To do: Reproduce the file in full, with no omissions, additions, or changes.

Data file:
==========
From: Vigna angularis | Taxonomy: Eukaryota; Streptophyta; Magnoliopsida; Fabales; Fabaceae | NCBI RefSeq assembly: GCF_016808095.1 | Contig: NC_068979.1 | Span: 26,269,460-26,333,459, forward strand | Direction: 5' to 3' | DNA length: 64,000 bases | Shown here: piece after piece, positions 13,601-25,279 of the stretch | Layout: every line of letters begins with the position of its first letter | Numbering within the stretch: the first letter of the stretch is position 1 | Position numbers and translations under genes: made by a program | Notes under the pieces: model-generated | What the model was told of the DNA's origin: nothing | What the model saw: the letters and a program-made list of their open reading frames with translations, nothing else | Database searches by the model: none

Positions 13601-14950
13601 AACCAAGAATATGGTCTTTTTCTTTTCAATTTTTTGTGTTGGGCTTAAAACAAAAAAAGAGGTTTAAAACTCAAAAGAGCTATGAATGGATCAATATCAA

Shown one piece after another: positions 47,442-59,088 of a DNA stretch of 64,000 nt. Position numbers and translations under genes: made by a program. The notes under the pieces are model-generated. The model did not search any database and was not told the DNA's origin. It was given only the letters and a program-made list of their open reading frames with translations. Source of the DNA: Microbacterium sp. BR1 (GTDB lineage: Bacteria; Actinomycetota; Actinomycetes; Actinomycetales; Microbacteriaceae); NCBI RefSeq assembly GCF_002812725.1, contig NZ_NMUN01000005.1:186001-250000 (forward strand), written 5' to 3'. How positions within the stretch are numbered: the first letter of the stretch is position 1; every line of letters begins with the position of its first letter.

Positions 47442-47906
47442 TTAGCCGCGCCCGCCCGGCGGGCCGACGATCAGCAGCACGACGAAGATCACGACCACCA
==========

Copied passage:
From: Vigna angularis | Taxonomy: Eukaryota; Streptophyta; Magnoliopsida; Fabales; Fabaceae | NCBI RefSeq assembly: GCF_016808095.1 | Contig: NC_068979.1 | Span: 26,269,460-26,333,459, forward strand | Direction: 5' to 3' | DNA length: 64,000 bases | Shown here: piece after piece, positions 13,601-25,279 of the stretch | Layout: every line of letters begins with the position of its first letter | Numbering within the stretch: the first letter of the stretch is position 1 | Position numbers and translations under genes: made by a program | Notes under the pieces: model-generated | What the model was told of the DNA's origin: nothing | What the model saw: the letters and a program-made list of their open reading frames with translations, nothing else | Database searches by the model: none

Positions 13601-14950
13601 AACCAAGAATATGGTCTTTTTCTTTTCAATTTTTTGTGTTGGGCTTAAAACAAAAAAAGAGGTTTAAAACTCAAAAGAGCTATGAATGGATCAATATCAA

Shown one piece after another: positions 47,442-59,088 of a DNA stretch of 64,000 nt. Position numbers and translations under genes: made by a program. The notes under the pieces are model-generated. The model did not search any database and was not told the DNA's origin. It was given only the letters and a program-made list of their open reading frames with translations. Source of the DNA: Microbacterium sp. BR1 (GTDB lineage: Bacteria; Actinomycetota; Actinomycetes; Actinomycetales; Microbacteriaceae); NCBI RefSeq assembly GCF_002812725.1, contig NZ_NMUN01000005.1:186001-250000 (forward strand), written 5' to 3'. How positions within the stretch are numbered: the first letter of the stretch is position 1; every line of letters begins with the position of its first letter.

Positions 47442-47906
47442 TTAGCCGCGCCCGCCCGGCGGGCCGACGATCAGCAGCACGACGAAGATCACGACCACCA